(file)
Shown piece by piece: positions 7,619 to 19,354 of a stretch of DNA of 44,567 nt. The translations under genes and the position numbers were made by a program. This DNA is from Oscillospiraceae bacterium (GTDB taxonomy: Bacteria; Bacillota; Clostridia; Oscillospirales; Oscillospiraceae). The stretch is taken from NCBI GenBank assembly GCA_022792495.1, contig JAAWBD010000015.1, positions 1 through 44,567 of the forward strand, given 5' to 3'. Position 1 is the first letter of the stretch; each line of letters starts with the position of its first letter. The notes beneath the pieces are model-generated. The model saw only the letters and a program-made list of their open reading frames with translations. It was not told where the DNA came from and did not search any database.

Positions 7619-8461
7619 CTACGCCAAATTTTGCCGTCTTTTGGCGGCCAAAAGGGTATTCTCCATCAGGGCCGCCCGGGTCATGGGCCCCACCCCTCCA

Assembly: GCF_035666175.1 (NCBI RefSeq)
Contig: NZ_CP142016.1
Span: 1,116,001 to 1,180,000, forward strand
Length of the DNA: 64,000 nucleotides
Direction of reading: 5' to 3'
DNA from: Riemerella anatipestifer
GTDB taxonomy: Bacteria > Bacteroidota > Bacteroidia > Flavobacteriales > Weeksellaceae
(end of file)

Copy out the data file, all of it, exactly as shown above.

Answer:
Shown piece by piece: positions 7,619 to 19,354 of a stretch of DNA of 44,567 nt. The translations under genes and the position numbers were made by a program. This DNA is from Oscillospiraceae bacterium (GTDB taxonomy: Bacteria; Bacillota; Clostridia; Oscillospirales; Oscillospiraceae). The stretch is taken from NCBI GenBank assembly GCA_022792495.1, contig JAAWBD010000015.1, positions 1 through 44,567 of the forward strand, given 5' to 3'. Position 1 is the first letter of the stretch; each line of letters starts with the position of its first letter. The notes beneath the pieces are model-generated. The model saw only the letters and a program-made list of their open reading frames with translations. It was not told where the DNA came from and did not search any database.

Positions 7619-8461
7619 CTACGCCAAATTTTGCCGTCTTTTGGCGGCCAAAAGGGTATTCTCCATCAGGGCCGCCCGGGTCATGGGCCCCACCCCTCCA

Assembly: GCF_035666175.1 (NCBI RefSeq)
Contig: NZ_CP142016.1
Span: 1,116,001 to 1,180,000, forward strand
Length of the DNA: 64,000 nucleotides
Direction of reading: 5' to 3'
DNA from: Riemerella anatipestifer
GTDB taxonomy: Bacteria > Bacteroidota > Bacteroidia > Flavobacteriales > Weeksellaceae